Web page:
Michigan governor: Trump's messaging causes 'greater danger'

In this photo, provided by the Michigan Office of the Governor, Michigan Gov. Gretchen Whitmer addresses the state in Lansing, Mich., Monday, April 20, 2020. (Michigan Office of the Governor via AP, Pool)
In this photo, provided by the Michigan Office of the Governor, Michigan Gov. Gretchen Whitmer addresses the state in Lansing, Mich., Monday, April 20, 2020. (Michigan Office of the Governor via AP, Pool)

LANSING, Mich. – Michigan Gov. Gretchen Whitmer said Tuesday that President Donald Trump's plan to suspend immigration is distracting from efforts to combat the coronavirus pandemic and part of “inconsistent messages” that spread fear and put the public in “greater danger.”

Trump's pronouncements about freezing immigration are “scary” for immigrants, family members hoping to immigrate to the U.S., farmers who rely on seasonal migrant workers and Canadian nurses who work in Michigan, the Democratic governor said in an interview with The Associated Press.

"These broad statements that come out I think are are so problematic and counter to I think what we need right now more than anything — which is fact based scientifically proven, best practices and an optimistic vision of where we are headed and the thrust to make it a reality,” said Whitmer, who said the focus should be on making swabs for testing. “This is what we need right now — not additional new things to be upset about, fearful of or mad about."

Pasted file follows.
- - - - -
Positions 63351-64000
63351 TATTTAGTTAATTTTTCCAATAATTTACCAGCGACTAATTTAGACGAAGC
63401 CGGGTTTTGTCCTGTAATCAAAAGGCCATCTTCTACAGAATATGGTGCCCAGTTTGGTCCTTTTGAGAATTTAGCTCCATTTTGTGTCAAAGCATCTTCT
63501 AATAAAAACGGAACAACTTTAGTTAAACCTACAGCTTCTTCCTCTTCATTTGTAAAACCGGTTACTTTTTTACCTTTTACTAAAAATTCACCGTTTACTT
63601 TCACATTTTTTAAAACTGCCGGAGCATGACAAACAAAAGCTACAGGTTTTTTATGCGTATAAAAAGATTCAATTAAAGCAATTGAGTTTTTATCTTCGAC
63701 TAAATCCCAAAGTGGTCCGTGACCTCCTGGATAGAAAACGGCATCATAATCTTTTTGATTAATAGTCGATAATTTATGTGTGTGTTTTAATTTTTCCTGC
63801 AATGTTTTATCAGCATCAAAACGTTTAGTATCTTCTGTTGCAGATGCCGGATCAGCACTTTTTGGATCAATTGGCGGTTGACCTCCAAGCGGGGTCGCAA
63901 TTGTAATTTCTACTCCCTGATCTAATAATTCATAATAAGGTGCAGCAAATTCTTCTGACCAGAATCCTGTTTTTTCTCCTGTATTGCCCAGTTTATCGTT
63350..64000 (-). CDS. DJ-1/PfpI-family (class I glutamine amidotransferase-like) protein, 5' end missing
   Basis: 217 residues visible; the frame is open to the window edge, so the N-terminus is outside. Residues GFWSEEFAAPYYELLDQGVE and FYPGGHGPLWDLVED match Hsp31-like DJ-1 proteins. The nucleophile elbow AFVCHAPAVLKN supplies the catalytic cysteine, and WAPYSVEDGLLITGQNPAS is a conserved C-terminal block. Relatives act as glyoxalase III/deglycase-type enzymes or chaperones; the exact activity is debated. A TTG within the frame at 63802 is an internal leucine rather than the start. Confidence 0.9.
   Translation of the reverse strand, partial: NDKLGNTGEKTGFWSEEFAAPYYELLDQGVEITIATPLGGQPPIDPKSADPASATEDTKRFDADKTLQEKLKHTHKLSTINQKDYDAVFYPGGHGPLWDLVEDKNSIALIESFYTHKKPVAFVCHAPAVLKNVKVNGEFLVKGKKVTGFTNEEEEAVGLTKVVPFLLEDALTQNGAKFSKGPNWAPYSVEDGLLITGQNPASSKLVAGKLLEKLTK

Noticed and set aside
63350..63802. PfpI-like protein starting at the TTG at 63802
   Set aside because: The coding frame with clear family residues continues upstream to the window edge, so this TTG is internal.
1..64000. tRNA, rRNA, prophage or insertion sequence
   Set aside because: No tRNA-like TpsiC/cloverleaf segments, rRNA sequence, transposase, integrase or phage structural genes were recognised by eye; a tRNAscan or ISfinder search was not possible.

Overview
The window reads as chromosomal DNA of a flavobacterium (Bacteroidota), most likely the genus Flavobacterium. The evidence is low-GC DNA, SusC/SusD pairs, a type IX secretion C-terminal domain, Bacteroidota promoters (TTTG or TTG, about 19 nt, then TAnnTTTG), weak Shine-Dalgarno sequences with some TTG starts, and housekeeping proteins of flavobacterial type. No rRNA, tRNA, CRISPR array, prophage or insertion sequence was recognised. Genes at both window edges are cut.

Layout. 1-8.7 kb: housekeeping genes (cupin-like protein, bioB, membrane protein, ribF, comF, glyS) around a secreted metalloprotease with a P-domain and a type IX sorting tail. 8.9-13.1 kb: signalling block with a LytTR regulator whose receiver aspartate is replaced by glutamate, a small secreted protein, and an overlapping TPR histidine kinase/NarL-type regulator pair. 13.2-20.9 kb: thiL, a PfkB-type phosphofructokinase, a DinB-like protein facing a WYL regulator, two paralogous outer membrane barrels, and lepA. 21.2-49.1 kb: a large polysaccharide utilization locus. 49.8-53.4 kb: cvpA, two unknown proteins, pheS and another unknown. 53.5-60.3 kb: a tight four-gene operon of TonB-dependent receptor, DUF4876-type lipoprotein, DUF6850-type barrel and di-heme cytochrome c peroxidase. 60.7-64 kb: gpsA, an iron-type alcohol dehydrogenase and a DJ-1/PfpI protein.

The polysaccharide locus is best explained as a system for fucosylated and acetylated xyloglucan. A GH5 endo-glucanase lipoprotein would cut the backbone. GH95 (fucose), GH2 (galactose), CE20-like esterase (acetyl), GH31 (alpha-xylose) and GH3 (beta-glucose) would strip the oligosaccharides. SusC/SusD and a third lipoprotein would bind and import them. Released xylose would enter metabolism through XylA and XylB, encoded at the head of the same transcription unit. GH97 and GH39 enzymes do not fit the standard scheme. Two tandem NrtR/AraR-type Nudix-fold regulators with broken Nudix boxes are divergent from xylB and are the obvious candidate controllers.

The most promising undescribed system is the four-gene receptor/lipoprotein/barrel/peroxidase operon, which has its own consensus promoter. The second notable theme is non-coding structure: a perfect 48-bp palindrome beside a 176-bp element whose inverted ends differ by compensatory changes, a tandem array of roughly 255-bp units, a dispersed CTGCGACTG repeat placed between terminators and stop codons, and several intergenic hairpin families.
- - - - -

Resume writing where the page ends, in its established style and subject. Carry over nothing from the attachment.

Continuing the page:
She said she worries Trump’s daily televised briefings only make things worse.

“I think that the nightly briefing has yielded a lot of inconsistent messages to the public — messages that put people in greater danger,” she said.

The first-term governor's comments were the latest in a series of criticisms she has directed at the president and his handling of the virus outbreak. Her high-profile disputes with Trump have put her at the center of the states' fight with the federal government over equipment and testing — and helped raise her political profile.

Whitmer, who is believed to a vice presidential contender, told AP she has not been asked by presumptive Democratic nominee Joe Biden to participate in any vetting for the role.

“Of course I would give whatever they’ve asked for,” she said. “But I’m not auditioning for any different job than the one that I have right now.”